Love #38: Into Darkness
During the morning, the beach was raked smooth by the wind. As I fell in and out of sleep, tents were erected along the shore.
A woman nearby called to her God in pain, shaking her head in misery.
A man nearby avoided my glance, concentrating on managing the pain he bore instead. Later that day, his wife, dressed formally in robes came to sit next to him. She waited until he greeted her, and then, in Arabic, spoke to him for hours without drawing breath. I saw him nod and heard him sob and laugh, but his eyes did not leave hers once during that time.
Family joined the woman. Sisters with children, both newborn and tablet aged, whispered, and planned. Brothers sat around the tent, arguing about the war, the missiles, the cost of a wife, and traded tobacco. Old men came as well, with phones, to be near and talk afar.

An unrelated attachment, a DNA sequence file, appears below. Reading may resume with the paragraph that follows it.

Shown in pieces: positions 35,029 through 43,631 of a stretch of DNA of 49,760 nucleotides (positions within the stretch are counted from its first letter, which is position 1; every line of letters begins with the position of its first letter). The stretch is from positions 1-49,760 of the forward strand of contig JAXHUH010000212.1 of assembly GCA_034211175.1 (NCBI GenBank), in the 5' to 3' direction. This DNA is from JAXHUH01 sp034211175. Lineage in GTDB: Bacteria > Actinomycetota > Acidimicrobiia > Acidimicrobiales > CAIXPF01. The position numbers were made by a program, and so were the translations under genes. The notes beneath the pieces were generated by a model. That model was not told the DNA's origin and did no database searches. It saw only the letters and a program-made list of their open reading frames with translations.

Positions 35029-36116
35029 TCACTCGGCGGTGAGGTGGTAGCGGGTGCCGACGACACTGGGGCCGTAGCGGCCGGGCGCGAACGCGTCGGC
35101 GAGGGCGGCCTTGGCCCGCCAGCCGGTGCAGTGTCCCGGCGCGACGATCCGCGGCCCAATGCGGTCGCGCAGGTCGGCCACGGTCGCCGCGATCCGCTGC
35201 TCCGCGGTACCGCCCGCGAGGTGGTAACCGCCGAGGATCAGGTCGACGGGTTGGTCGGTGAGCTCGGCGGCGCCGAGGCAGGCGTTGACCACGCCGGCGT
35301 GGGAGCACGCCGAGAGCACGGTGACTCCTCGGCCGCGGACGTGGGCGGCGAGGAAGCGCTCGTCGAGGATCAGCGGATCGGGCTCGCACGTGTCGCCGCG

The woman who had called to God smiled with the weight of that other family, even as they took her breath away.
At first, I wished that I was back out on the ocean, away from the sounds of others. But when I saw the longing in the man's eyes and the joy in the breathless woman, I recalled the joy of companionship.